Now then, as I promised, today’s post is on weapons in gaming and the aspects of balance for them. Note these are equip-able items not characters that use weapons. We’re just talking about the thing that (usually) goes in the hand(s), be it sword, mace, shovel, or what have you. Mostly we’re going to cover the variety of types weapons come in and how they all relate, and can have a bit of uniqueness to make each weapon fun to use. Right then, let’s just jump straight in with the weapon types themselves!

Weapon Types:
This is the most obvious and basic breakdown in weapon diversity. Usually there will be a fairly large amount to chose from, but the choice will be fairly unimportant. I’m talking basics like Two-Handed Sword/Mace/Axe, when which of those three you pick is mostly for flavor. Sometimes you have other things play in, like Race X has a higher damage threshold when wielding an axe, so you see players going for that, but ultimately it’s down to what you prefer (Or in some sad cases, which ever animation is least terrible).  What it boils down to is 1-hand slashing, 1-hand blunt, 2-hand variants of the same thing, and then, if you’re lucky, piercing damage (usually a bow), with the actual weapons all slotting into One of those 5 categories.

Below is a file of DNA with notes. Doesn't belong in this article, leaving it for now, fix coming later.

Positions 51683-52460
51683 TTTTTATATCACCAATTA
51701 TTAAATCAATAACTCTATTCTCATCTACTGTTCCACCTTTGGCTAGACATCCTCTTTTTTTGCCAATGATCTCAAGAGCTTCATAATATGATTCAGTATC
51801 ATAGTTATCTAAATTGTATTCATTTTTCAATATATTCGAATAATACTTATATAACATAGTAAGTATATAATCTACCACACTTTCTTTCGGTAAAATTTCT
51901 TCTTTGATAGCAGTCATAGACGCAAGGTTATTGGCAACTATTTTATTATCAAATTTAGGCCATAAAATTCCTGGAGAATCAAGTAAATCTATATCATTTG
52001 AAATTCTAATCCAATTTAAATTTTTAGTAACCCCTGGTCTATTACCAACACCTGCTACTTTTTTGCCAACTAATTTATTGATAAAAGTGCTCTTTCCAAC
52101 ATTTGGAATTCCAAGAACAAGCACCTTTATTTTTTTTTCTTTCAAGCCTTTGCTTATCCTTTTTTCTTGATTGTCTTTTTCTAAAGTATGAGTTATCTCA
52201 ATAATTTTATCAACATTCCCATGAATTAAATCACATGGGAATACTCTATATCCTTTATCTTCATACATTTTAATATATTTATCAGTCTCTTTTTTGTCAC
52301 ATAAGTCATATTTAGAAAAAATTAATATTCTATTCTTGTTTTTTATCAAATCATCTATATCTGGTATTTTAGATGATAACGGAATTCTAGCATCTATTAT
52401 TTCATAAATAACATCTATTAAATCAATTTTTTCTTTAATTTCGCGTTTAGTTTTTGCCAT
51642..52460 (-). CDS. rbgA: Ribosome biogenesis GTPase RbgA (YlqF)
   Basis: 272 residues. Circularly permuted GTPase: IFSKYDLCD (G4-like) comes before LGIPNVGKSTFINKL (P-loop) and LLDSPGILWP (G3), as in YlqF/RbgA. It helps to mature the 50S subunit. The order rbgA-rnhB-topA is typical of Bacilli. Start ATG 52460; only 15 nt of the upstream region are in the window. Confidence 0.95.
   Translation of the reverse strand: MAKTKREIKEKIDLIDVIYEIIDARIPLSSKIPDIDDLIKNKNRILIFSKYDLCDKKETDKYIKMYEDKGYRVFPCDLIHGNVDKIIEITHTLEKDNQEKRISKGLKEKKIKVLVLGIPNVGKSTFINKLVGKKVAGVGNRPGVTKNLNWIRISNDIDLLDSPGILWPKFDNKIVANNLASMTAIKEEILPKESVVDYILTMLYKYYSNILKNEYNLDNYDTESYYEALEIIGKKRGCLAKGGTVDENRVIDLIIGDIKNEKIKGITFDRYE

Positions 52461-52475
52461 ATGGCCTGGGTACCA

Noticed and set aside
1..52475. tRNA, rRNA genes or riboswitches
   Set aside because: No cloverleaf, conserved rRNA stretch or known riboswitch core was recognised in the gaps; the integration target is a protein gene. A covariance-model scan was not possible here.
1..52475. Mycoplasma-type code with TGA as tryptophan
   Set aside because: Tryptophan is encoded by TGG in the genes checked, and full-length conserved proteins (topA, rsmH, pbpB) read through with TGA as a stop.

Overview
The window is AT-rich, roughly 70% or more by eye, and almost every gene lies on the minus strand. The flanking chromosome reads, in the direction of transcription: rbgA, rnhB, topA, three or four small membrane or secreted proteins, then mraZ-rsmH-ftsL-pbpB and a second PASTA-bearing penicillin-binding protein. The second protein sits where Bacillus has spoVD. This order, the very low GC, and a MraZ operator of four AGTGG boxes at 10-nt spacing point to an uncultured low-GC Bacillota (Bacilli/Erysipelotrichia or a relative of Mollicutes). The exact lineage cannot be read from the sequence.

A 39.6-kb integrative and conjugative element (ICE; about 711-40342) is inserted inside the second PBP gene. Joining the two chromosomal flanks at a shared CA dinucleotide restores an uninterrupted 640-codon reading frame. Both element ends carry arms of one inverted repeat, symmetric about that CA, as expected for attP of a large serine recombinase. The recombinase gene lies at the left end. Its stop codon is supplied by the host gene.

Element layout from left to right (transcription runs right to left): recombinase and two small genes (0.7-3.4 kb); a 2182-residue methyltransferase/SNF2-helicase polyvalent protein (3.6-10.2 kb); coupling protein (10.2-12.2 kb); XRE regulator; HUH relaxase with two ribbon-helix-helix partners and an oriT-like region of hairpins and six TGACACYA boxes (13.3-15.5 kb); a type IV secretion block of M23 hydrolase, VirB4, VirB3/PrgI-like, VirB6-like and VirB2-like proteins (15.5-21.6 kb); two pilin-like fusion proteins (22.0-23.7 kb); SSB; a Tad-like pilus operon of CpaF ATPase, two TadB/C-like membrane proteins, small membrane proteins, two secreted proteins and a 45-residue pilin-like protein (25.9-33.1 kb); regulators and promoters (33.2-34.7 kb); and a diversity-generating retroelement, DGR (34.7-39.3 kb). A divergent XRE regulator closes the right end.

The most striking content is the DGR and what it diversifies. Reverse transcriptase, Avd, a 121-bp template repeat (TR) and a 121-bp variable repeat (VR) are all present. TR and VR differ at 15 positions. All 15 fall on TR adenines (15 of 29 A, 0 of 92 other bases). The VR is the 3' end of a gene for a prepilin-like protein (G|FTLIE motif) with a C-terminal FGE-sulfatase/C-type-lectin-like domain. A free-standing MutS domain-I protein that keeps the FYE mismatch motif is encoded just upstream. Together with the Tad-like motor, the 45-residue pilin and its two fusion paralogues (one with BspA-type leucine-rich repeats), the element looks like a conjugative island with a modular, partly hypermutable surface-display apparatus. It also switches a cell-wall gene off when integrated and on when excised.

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Right then. I know it’s a day late, but I’m hoping not a dollar short. It’s that bloody 12 hour car ride, I thought today was Tuesday. Well… whoops. Yes, tomorrow will be a regularly scheduled blog post, and of the normal variety. Today’s will be more of a discussion piece, hopefully getting some gears turning as you read. Back to back posts! I must be losing it to put myself through that. Anyways, on with the show.